Meat Tsimmes with Prunes and Carrots

Preparation info

  • Difficulty

    Medium

  • Yield: about

    8

    Servings

Appears in

The appearance of bagels and rugelach at Christmas and Easter brunches seems proof positive that Jewish cuisine has indeed gone mainstream. But what really convinced me was a tsimmes with meat.

Meat is not unusual in the dish—the sweet vegetable and fruit stew is often either made, or paired, with brisket, flanken, or boneless beef chunks. But never with pork chops, as was the sweet potato tsimmes listed on the menu at Merge, a now-defunct restaurant in Greenwich Village.

This recipe is considerably more classic. But it is made without any added sugar or honey: carrots, prunes, and prune juice provide the sweetening, as well as a rich base for the gravy.

Ingredients

  • 4 tablespoons olive oil
  • About 4 pounds of brisket or beef shoulder roast, trimmed of excess fat, wiped with a damp paper towel, and patted dry
  • Salt and freshly ground black pepper
  • 1 pound onions, chopped (4 cups)
  • 2 cups prune juice
  • 2 cups chicken broth, preferably homemade, or good-quality, low-sodium purchased
  • 1 cinnamon stick
  • 1 Turkish bay leaf
  • 6 large garlic cloves, chopped, plus1 large garlic clove, minced
  • About 2 tablespoons apple cider vinegar
  • 10 to 12 medium carrots, scraped and quartered
  • 10 to 12 new potatoes, scrubbed and halved
  • cups pitted prunes, chopped
  • Cayenne (optional)

Method

Preheat the oven to 325°F.

Heat the oil over medium-high heat in a wide 6- to 8-quart Dutch oven or heavy flameproof casserole. Add the meat and brown it well on all sides, but don’t allow it to develop a hard, dark crust, which might make the meat bitter or tough. (If necessary, cut the meat in half and brown it in batches.) Transfer the meat to a platter, salt and pepper it all over, and set it aside.

Pour off all the fat in the pot and heat 2 tablespoons fresh oil. Add the onions, salt and pepper them well, and sauté them over medium heat, lifting and tossing occasionally, until they are nicely caramelized, about 15 minutes.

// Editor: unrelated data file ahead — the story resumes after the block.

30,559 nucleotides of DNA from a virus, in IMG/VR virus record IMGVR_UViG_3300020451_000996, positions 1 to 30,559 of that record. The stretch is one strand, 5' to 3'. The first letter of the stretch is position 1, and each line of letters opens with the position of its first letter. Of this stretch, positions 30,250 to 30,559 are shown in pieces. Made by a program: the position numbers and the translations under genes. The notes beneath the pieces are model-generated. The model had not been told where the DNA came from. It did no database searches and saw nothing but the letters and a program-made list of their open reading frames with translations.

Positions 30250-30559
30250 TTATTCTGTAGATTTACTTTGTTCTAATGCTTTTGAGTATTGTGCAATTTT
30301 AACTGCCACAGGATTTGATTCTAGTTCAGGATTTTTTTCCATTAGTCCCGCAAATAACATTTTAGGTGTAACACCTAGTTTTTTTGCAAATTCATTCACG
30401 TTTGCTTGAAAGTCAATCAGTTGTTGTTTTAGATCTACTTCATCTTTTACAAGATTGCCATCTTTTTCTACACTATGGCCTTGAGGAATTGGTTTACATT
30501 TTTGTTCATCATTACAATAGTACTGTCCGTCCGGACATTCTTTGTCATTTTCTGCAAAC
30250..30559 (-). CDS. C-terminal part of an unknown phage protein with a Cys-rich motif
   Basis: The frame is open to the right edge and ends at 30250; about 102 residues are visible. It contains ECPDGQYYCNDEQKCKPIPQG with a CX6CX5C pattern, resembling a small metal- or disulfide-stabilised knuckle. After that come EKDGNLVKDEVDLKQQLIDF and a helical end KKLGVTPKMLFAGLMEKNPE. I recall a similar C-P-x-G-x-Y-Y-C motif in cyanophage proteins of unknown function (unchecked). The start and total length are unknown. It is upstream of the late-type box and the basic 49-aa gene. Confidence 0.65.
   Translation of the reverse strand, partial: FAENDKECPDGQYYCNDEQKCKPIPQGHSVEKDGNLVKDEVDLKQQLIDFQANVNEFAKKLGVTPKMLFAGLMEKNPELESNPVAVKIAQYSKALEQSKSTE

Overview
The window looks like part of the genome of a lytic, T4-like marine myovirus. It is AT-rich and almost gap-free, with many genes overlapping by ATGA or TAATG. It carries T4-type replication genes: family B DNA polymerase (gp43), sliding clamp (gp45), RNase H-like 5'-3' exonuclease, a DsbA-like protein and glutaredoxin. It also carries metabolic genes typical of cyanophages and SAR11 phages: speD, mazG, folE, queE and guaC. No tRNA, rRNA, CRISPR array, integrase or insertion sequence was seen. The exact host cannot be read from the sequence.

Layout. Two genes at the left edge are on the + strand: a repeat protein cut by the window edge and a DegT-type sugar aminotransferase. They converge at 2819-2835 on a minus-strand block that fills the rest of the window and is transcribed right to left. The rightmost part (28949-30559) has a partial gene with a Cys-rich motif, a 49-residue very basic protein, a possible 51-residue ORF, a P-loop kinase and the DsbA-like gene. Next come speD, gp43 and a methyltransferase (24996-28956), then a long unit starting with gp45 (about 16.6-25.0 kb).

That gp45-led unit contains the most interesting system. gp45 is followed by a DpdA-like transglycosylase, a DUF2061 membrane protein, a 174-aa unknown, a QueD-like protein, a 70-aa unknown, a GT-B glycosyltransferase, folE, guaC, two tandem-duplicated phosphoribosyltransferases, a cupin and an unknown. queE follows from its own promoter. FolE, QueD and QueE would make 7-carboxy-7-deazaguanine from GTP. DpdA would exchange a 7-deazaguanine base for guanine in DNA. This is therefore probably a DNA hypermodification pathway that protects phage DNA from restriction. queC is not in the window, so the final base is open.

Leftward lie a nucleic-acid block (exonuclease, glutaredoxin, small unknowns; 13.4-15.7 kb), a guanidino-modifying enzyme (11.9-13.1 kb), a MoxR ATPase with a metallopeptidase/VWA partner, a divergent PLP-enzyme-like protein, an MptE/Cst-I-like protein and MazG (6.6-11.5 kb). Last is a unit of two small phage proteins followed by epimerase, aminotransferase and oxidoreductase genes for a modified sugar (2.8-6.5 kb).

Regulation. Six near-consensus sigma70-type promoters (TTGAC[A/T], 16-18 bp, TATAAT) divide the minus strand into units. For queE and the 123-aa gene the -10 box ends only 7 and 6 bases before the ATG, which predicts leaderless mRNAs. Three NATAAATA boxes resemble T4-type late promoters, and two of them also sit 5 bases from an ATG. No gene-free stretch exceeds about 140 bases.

Add the prune juice, broth, cinnamon, and bay leaf, and bring to a boil, scraping up the delicious browned bits from the bottom of the pot with a wooden spoon.

Reduce the heat to a simmer. Add the meat, fat side up, scatter the top with the chopped garlic, and spoon the pan sauce over everything. Cover tightly with foil, and place the pot lid over that.

Braise the meat in the oven for 2 hours, basting with the pan sauce every 30 minutes.

Add the vinegar to the pan sauce. Scatter the carrots, potatoes, and prunes around the meat, and spoon the pan sauce over them. Cover the pot again, and continue braising and basting for 1½ to 2½ hours longer, until the meat is fork-tender. (When basting, check that the liquid is bubbling gently. If it is boiling rapidly, turn the oven down to 300°F.) Remove the pot from the oven, uncover, and let everything cool in the pan sauce for 1 hour. Refrigerate, covered, for at least 6 hours, or preferably overnight.

When you are ready to reheat the tsimmes, scrape off any congealed fat from the surface. Pluck out the cinnamon and the bay leaf and discard. Transfer the cold meat to a cutting board. Spoon out enough of the prunes and carrots to equal about 1 cup, and combine the mixture with the defatted pan sauce in a food processor. Puree until smooth.

Slice the meat thinly across the grain at a slight diagonal. Slowly reheat the meat, the potatoes, and the remaining carrots and prunes (most of the prunes will be near-dissolved) in the pureed pan sauce. Stir in the minced garlic and cook another minute or two. Taste and adjust seasoning, adding a generous dusting of black or cayenne pepper, if desired, to edge the sweetness.

Arrange the meat on a platter, surrounded by the potatoes, carrots, and prunes. Ladle plenty of hot pan sauce over everything, and pass additional sauce separately.

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